Positivity makes a difference
Injuring my kneecap taught me to have a more positive outlook
Dislocating my kneecaps twice in two years should have been the worst experience of my life, but it has actually made me a more positive person. The first time I dislocated my kneecap, I had a very negative view on the world. But the second time it happened, I was able to make the best of a bad situation.
During this issues brainstorming, I brought up the idea of how injuries can actually be a positive experiences. My fellow staff member, junior Sam Lopez, who broke his leg over the summer, disagreed saying it was the worst experience of his life because of everything it took away from him. While I agree that being injured does take a lot away from you, focusing on the positive can help make the worst not so bad.
While injured, life does pass you by. There are things that you miss out on. However, it teaches you to appreciate things you can’t do any more.
Doing simple activities such as going up and down stairs, sitting and walking become incredibly hard. You really learn how to appreciate the little things. Now, when I do normal tasks I have a sense of accomplishment and feel lucky to do something so easy as running, which is something I would never thought I would say.
Instead of fixating on what I couldn’t do, I focused on what I could do. It’s impossible to not think about everything you can’t do, but thinking about the things that you can do is a way to bring happiness to a frustrating life. Something I couldn’t do was learn the dances for the musical. So I threw myself at student directing, because it was something I could do. It made the time that I couldn’t dance go exponentially faster.
Before my injury, I considered myself a pessimist when it came to negative situations, but now I can say I am an optimist. Being able to find the good during an injury, which is one of the worst things that can happen to a person, has taught me to find good in any situation.
I understand that the a glass is half empty outlook after an injury. That is how I was after I dislocated my kneecap the first time and I thought my life was over. Having a positive outlook is not something everyone can have, it takes a lot of work, but it makes a monumental difference. Being optimistic during my rehabilitation, I truly believe, led to my knee healing faster. I was highly motivated to regain the strength in my knee with a strength I never thought I could have.
My injury has really been a “glass is half full” experience. After two months of healing I have a new found optimism in my life.
Injuries can hinder way of life
Breaking my leg impaired not only my body and sports career, but it affected my mentality too
When the newspaper staff had to brainstorm opinion ideas for this issue, the topic of injuries came up from a fellow member of mine, senior Claire Biles. I hadn’t planned on writing an opinion this issue, but when Claire said that after dislocating her kneecap, it hasn’t been all that bad during her recovery, I couldn’t help but disagree. Although I praise Claire for having a “glass half full” outlook on her injury, having broken my right leg and destroying all of the ligaments in my ankle back in July and still not being able to do a whole lot with my right leg alone five months later, I can’t help but have a “glass half empty” outlook on my own injury. I’m not at all trying to be a pessimist, it’s just that injuries like these are incredibly degrading physically, and even more so mentally, for people who are generally active.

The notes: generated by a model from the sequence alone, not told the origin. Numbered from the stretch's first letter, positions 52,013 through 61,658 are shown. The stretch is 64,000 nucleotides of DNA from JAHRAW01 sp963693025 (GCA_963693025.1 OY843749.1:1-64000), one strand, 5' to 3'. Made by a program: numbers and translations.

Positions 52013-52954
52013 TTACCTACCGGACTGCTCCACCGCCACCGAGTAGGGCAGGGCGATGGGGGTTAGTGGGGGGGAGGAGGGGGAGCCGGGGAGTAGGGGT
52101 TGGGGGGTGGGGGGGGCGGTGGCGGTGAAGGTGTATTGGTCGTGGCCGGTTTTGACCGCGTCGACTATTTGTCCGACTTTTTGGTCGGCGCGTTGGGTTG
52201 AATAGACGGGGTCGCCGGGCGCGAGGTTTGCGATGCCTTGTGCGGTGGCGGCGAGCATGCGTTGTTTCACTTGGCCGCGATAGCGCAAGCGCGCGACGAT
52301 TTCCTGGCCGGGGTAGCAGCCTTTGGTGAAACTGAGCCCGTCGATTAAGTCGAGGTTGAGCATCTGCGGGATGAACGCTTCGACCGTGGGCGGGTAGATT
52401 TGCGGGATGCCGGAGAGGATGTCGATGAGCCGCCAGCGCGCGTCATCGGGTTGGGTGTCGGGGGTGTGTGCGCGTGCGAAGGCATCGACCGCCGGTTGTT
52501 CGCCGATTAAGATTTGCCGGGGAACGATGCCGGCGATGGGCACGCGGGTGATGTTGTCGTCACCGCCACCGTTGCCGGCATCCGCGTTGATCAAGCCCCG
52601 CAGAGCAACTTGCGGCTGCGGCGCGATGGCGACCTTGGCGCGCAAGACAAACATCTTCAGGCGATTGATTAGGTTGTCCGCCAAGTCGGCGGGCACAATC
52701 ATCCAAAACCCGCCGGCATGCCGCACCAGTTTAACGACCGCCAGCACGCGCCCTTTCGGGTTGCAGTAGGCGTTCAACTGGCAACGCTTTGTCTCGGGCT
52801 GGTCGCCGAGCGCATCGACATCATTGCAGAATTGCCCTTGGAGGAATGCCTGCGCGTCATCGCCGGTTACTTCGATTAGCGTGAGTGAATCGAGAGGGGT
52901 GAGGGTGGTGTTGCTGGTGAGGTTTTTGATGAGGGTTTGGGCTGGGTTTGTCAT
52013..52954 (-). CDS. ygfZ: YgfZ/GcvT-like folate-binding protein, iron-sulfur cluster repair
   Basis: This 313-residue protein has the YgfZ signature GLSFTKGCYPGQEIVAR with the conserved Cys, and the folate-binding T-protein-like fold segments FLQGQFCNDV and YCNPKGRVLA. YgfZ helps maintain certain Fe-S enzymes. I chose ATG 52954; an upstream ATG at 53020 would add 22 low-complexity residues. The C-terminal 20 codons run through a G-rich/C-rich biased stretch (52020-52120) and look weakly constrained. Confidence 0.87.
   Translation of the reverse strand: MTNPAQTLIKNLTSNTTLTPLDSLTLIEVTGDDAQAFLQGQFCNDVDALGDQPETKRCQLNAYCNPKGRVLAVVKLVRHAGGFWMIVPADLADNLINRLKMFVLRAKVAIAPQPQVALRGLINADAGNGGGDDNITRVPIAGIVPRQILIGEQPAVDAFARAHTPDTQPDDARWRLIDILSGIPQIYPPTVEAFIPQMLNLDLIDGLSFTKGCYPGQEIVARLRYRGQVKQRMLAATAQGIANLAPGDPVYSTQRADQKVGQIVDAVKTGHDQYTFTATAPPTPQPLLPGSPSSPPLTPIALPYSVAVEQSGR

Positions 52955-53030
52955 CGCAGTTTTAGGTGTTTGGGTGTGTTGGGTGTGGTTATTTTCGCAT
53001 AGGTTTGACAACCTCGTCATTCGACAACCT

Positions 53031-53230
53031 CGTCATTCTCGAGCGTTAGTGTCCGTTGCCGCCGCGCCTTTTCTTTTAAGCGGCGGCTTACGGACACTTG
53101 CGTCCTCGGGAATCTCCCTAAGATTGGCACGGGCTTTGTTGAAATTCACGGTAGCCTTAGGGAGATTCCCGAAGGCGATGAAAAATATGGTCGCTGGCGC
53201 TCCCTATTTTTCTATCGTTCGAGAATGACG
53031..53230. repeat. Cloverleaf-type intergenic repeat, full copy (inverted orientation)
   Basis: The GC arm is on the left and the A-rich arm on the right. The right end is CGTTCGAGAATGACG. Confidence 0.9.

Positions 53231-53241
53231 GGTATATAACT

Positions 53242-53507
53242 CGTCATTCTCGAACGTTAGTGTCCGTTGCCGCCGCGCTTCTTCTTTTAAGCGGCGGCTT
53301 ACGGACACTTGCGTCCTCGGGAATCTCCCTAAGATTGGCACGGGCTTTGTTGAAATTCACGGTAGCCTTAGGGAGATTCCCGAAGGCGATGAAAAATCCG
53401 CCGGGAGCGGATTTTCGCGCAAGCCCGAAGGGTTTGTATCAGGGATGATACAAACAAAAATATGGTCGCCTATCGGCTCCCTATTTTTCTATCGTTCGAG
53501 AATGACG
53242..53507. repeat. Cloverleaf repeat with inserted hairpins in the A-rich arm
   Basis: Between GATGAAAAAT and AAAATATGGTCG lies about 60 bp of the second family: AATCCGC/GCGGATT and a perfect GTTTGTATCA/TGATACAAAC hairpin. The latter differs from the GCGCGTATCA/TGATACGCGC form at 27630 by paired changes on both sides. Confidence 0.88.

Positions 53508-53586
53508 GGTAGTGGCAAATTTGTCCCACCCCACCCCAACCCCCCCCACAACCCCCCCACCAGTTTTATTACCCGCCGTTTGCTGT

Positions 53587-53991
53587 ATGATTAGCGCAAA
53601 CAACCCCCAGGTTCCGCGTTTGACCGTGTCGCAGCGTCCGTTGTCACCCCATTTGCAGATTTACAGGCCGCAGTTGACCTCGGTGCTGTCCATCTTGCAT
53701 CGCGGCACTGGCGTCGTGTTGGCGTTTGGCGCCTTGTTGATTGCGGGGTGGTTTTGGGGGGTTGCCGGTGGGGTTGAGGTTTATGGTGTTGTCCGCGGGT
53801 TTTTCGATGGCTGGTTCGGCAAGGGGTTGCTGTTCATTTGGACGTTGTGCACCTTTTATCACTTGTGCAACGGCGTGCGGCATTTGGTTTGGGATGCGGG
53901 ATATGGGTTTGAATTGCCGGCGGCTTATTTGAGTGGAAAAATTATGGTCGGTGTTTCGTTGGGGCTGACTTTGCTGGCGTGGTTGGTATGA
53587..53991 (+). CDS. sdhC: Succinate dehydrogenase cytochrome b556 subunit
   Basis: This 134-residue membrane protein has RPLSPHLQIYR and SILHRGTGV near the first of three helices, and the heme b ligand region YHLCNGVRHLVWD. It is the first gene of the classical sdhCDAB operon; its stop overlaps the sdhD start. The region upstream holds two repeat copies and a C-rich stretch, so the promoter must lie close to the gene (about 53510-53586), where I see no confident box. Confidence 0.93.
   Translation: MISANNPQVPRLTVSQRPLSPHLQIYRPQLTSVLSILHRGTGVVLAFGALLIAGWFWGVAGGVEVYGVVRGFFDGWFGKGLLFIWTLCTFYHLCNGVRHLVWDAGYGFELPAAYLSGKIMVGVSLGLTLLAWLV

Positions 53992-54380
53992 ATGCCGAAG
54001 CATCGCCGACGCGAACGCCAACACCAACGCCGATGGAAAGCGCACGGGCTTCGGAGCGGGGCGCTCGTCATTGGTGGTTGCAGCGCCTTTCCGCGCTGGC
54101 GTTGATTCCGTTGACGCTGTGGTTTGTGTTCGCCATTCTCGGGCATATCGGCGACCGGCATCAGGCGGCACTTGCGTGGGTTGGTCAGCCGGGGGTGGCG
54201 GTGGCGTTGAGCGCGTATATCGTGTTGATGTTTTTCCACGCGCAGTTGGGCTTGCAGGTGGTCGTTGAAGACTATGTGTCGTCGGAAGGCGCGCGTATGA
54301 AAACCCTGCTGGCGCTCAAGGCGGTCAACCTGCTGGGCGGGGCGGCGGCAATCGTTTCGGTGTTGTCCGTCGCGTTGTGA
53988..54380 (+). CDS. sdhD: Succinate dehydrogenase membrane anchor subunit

For starters, I’ve never been one to ask for help from anyone, ever. After breaking my leg, I had to come to terms with the fact that I couldn’t do simple tasks such as getting a plate of food, showering, or going up and down the stairs without a lot of effort. For months, I had to push off my responsibilities around the house onto the rest of my family and rely on them for self-care such as icing, medication, food, etc. I felt like a burden and a nuisance to anyone when I asked them to help me with a task that would normally take minimal effort.
Due to the fact that I had to rely on others for everyday help, I laid around the house expending zero physical effort. Not only was I too stubborn mentally to be down and out for five months, but I now had to watch the muscle in my right leg deteriorate. This affected me way more than I anticipated. I knew that I wouldn’t be anywhere close to where I used to be physically. But watching it happen before my own eyes was crushing because I pride myself on being active and generally fit and I continue to struggle with how I feel physically.
While breaking my leg was mentally and physically stressful, what really hit me was that it pretty much wiped my soccer career off the face of the Earth. I knew that I wouldn’t be able to play high school soccer this year and I knew that I wouldn’t be able to get back into club soccer right away. What sucked even more was the disconnect I felt from the teams I call my soccer family and that affected my soccer career more than anything else. While I know that I will eventually recover and be able to play sports again — such as being able to snowboard this winter as that isn’t as hard on my ankle — I was still taken away from something that I loved.
As much as I advocate for an optimistic outlook on life, there’s just not a whole lot of positive things that I could get out of breaking my leg besides not having to do chores for a good four months. I was limited in what I could do physically, no matter how much I strived to do what I could to recover.